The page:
Are you looking to purchase a home or investment property in Ashgrove? How do you determine if this is the right suburb for you? As Ashgrove Buyers Agents we have made it easy, by compiling information that is important for you when considering Ashgrove for your home or investment purchase.
Ashgrove is a suburb of Brisbane that has plenty of history and is located approximately 4km north-west from the Brisbane CBD. It stretches from the bordering suburbs of Red Hill, Newmarket, Alderley, Bardon and The Gap. The suburb is well known for its leafy streets, hilly terrain and Ashgrovian houses.
Ashgrove’s native name is ‘Kallindarbin’ and was originally inhabited by the indigenous ‘Turrbal’ or ‘Duke of York clan’. The main thoroughfare, Waterworks Road, was built on a Turrbal pathway that led to Mount Coot-tha, a place of the ‘Honey-Bee Dreaming’ and to the Enoggera Reservoir.
Being close to the foothills of the eastern side Mt Coot-tha, the opportunities for nature-based activities are excellent. There are many parks with playgrounds, sporting fields and nature reserves in the area. Ashgrove has multiple desirable pockets that are quiet and elevated to take in the surrounding bush and city views.
There are quite a few heritage listed landmarks are in Ashgrove such as Glen Lyon at 34 Glenlyon Drive, and St John’s Wood House also known as Granite House, which was one of the first homesteads in the area which still has it’s name of St John’s Wood. There is a complete list of heritage sites in Ashgrove here. You can read more about Ashgrove’s history here.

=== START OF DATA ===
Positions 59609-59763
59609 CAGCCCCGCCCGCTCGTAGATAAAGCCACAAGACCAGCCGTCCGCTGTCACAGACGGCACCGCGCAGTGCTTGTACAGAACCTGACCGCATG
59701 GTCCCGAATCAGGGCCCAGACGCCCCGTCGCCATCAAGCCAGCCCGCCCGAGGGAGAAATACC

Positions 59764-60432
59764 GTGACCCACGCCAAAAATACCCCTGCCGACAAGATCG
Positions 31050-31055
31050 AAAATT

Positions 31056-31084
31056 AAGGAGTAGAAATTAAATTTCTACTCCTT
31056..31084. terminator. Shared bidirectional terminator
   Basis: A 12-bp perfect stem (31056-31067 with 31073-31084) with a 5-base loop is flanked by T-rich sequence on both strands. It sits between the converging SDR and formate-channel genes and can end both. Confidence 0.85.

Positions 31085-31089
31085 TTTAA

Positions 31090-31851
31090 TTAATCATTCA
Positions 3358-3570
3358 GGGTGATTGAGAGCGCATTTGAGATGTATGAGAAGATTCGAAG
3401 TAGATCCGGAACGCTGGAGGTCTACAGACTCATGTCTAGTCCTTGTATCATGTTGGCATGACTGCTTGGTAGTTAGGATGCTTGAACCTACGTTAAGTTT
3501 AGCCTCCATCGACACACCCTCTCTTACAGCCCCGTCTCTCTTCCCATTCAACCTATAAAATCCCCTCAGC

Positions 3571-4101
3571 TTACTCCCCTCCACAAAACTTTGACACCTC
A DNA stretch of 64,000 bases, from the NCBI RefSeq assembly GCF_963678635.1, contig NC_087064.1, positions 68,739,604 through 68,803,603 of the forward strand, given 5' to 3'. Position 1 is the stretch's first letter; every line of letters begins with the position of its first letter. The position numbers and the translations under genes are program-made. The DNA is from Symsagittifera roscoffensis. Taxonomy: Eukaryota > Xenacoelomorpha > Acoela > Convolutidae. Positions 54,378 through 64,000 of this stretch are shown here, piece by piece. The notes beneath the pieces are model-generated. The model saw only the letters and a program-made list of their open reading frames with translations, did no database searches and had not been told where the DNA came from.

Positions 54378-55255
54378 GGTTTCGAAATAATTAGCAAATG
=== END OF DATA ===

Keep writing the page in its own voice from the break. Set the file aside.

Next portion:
Buses provide the main public transport options in Ashgrove along Waterworks Road and Stewart Road. It’s a scenic ride through Red Hill to the city and doesn’t take long even in peak hour. For timetables have a look at the Translink website to plan your journey here.
Bike riding is a popular way to travel as well being so close to the city although the terrain is hilly.
For high school a lot of families in the area choose to enrol their kids into private schools or send them to the high achieving The Gap State High School.
To find out more about how to determine school catchment zones in Brisbane read our blog for in depth information here.
The biggest hub of shops and cafes are at the junction of Waterworks Road, Stewart Road and Ashgrove Avenue. As well as the three big grocery stores, Woolworths, Coles and Aldi you’ll find bakeries, butchers, seafood, chemists and the list goes on. There are multiple locations within Ashgrove for coffee shops, hair salons, small retail stores, restaurants and bars.
The well hidden Junk Bar on Ashgrove Avenue is popular and has featured many evenings of live music. You can hire the venue for functions or its open on Friday and Saturday nights. For more information have a look at their website here.
The West Ashgrove complex provides a range of services including Australia Post, cafes – the newest one being Corn Street, restaurants and boutique fashion stores such as Our Sunroom and L’adore & Co. There is also a newer bar across the road beside the hairdresser, physio, and a medical centre – The Local Larder and Wine Bar.
There really are so many businesses – have a look at Must Do Brisbane’s website on things to do in Ashgrove here and here for West Ashgrove (please note that Macho Macho is now closed).
You are spoilt for choice of green space in Ashgrove. There are many parks and playgrounds for the community including Dorrington Park with sporting fields and a cafe right next door to the fenced “Enchanted Forest” playground. There’s also a skate park, basketball half-court and hockey fields.
St John’s Wood has some lovely parkland along Enogerra Creek including a walkway and bikeway along the Ashgrove Sportsground and Des Connor Fields to Dorrington Park. Here are some more details.
Another popular park for dog owners to meet up at is Sunset Park with its off-leash dog area.